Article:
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NCJ Number: 222435 Find in a Library
Title: Longitudinal Study of Early Adolescent Precursors to Running Away
Journal: Journal of Early Adolescence  Volume:28  Issue:2  Dated:May 2008  Pages:230-251
Author(s): Kimberly A. Tyler; Bianca E. Bersani
Date Published: May 2008
Page Count: 22
Publisher: http://www.sagepub.com/ 
Type: Report (Study/Research)
Format: Article
Language: English
Country: United States of America
Annotation: Using Data from the 1997 National Longitudinal Survey of Youth, this study identified predictors of running away from home among a diverse sample of adolescents ages 12 through 13.
Abstract: One consistent finding was that regardless of race/ethnicity, girls were more likely to run away from home than boys. Although the study was limited in its ability to measure experiences with abuse and neglect, it suggests that one explanation for this gender factor is that girls experience higher rates of sexual abuse in the home, providing more motivation for them to seek safety or a better life by running away from home. The study also found that African-Americans and Hispanic adolescents were less likely to run away from home compared to White adolescents. Adolescents from disorganized homes, including those with poor parenting, were more likely to run away, as were adolescents who experienced a high risk of personal victimization in their neighborhoods. Adolescents who had negative experiences at school were also more likely to run away. In addition, adolescents with high rates of delinquent behavior were more likely to run away from home, confirming previous study findings. Although the study has no empirical evidence to explain the surprising finding that minority youth were less likely to run away from home, given that they would likely be at higher risk for some of the other variables related to running away, the authors suggest some explanations. One explanation is that minority youth have a higher tolerance for adverse situations as a given feature of their environment. The study began with a sample size of 1,690 youth, and it retained only those cases with complete data and no history of running away during the initial wave of the analyses. The dependent variable (running away) was measured in 1999, 2000, and 2001. 2 tables and 46 references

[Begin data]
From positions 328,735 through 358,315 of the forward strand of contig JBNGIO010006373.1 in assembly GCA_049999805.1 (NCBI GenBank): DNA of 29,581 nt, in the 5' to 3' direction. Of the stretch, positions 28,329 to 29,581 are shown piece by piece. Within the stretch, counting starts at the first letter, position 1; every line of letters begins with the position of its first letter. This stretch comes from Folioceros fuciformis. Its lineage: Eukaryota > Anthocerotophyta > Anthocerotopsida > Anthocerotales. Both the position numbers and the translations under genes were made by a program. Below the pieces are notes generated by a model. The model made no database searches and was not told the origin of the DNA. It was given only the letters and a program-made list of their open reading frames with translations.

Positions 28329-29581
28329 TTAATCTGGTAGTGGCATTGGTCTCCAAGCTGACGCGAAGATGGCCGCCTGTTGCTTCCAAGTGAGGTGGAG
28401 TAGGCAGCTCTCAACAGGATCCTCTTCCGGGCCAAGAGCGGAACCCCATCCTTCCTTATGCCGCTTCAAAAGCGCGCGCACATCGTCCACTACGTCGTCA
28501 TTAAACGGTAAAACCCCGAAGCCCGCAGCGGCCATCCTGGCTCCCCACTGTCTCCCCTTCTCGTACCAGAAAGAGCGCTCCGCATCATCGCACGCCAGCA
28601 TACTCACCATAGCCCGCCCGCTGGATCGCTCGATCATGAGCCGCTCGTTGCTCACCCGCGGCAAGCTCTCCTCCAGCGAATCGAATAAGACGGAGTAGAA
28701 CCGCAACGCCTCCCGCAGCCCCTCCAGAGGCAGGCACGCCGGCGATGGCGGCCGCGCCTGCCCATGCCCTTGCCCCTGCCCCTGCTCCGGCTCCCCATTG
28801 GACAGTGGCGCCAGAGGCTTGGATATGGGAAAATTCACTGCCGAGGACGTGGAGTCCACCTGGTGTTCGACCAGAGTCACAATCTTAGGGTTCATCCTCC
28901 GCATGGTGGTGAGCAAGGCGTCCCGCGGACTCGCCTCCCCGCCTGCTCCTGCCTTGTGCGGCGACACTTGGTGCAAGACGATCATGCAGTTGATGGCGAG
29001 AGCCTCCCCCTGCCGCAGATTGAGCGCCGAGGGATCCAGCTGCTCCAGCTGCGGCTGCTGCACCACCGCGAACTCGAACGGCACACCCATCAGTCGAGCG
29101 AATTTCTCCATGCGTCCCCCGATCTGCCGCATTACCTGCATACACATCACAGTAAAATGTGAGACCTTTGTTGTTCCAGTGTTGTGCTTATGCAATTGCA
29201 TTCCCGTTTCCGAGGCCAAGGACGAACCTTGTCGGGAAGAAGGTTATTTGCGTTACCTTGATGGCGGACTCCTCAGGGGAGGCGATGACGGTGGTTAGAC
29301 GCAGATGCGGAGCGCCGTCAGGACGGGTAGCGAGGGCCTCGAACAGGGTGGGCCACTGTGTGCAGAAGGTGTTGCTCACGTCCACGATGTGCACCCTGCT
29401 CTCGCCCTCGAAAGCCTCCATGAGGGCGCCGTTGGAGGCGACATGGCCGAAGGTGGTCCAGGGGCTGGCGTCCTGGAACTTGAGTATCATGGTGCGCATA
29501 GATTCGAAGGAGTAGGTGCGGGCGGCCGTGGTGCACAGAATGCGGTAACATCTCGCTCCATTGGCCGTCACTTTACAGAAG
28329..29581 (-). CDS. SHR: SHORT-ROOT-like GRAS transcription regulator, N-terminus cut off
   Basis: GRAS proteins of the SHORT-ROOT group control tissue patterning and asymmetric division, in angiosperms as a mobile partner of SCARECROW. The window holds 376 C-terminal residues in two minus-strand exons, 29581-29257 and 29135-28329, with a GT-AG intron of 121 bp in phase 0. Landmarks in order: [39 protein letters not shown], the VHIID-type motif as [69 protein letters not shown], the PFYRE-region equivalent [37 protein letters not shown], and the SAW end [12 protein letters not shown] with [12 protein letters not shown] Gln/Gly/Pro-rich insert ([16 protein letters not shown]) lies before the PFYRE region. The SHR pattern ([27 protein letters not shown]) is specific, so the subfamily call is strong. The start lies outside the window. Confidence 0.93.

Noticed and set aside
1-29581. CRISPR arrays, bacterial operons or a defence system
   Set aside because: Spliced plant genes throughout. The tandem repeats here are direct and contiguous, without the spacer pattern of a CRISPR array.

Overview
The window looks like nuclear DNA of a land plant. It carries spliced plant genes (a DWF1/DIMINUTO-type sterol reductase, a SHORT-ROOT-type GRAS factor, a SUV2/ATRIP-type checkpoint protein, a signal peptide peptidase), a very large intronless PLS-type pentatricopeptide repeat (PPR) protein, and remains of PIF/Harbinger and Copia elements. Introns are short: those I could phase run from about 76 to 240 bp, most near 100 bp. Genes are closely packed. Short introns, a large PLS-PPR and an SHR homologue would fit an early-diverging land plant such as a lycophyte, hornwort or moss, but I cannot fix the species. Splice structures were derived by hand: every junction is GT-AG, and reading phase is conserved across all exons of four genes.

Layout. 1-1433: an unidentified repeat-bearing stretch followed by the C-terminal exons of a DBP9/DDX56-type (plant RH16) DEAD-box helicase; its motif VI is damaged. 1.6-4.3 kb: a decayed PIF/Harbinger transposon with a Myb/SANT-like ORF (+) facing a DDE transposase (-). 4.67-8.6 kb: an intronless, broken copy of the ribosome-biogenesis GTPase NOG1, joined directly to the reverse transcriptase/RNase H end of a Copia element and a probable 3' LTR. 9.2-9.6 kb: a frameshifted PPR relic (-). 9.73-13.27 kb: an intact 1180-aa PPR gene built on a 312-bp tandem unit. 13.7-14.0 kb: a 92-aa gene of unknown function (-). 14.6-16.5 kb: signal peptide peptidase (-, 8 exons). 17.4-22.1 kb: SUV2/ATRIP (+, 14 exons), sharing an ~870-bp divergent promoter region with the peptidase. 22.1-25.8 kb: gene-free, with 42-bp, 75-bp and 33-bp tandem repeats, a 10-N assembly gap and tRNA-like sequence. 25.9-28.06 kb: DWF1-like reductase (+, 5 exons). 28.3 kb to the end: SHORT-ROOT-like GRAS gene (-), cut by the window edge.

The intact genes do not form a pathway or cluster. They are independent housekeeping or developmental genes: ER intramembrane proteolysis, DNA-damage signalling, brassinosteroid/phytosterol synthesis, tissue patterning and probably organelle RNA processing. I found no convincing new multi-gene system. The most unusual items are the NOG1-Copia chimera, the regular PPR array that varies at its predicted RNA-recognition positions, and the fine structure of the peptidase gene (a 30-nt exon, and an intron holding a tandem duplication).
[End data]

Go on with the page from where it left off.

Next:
Main Term(s): Juveniles
Index Term(s): Comparative analysis; Economic influences; Ethnicity; Gender issues; Longitudinal studies; Race; Runaways; Social conditions
To cite this abstract, use the following link:
http://www.ncjrs.gov/App/publications/abstract.aspx?ID=244334

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